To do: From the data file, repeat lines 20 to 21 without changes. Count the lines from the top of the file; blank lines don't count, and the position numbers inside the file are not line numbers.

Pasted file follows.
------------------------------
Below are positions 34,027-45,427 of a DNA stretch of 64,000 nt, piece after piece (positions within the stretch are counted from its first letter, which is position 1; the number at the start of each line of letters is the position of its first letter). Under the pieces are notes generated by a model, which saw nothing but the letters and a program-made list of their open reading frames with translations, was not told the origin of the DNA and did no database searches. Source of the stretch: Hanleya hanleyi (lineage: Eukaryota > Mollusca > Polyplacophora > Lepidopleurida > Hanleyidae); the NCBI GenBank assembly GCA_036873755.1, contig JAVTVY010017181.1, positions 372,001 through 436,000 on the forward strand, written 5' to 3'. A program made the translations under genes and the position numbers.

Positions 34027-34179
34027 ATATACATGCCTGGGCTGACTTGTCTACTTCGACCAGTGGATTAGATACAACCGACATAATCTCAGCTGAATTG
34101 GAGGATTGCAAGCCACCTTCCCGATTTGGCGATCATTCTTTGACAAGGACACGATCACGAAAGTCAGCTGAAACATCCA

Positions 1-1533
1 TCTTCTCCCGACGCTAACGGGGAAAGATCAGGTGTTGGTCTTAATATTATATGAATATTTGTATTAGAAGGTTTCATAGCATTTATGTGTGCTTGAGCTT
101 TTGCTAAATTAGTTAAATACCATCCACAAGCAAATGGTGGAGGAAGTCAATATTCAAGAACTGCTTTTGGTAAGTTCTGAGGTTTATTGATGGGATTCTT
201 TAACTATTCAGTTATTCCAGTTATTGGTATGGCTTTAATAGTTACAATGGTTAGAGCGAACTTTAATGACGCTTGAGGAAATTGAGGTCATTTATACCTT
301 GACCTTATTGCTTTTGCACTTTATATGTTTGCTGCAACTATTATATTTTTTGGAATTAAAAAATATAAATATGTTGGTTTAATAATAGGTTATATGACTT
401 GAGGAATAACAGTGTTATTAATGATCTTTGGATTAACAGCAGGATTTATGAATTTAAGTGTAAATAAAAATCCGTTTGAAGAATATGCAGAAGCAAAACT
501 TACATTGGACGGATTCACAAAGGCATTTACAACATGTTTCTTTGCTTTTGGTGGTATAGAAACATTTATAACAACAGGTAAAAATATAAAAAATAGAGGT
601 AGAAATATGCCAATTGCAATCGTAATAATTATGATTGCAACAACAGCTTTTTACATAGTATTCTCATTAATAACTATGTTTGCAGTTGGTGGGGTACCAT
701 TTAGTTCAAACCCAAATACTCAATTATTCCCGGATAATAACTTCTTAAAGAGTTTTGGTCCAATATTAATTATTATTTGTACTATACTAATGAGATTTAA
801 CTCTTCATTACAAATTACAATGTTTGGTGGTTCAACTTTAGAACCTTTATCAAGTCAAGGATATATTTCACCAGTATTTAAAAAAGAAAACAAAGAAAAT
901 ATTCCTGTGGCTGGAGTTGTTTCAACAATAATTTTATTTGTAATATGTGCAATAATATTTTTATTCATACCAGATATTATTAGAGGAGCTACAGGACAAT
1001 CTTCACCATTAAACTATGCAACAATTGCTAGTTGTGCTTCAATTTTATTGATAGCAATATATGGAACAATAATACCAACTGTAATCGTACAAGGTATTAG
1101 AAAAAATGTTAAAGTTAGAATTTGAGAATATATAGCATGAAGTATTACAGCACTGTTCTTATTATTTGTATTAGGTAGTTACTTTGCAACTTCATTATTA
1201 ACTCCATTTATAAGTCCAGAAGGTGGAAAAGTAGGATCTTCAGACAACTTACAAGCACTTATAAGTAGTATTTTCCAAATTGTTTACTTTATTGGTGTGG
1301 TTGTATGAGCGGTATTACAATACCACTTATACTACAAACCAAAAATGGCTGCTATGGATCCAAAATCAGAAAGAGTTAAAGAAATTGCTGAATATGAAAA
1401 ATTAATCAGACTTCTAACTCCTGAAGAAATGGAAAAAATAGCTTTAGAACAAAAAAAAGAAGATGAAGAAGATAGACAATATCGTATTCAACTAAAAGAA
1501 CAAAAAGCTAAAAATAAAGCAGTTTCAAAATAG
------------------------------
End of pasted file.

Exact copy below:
1401 ATTAATCAGACTTCTAACTCCTGAAGAAATGGAAAAAATAGCTTTAGAACAAAAAAAAGAAGATGAAGAAGATAGACAATATCGTATTCAACTAAAAGAA
1501 CAAAAAGCTAAAAATAAAGCAGTTTCAAAATAG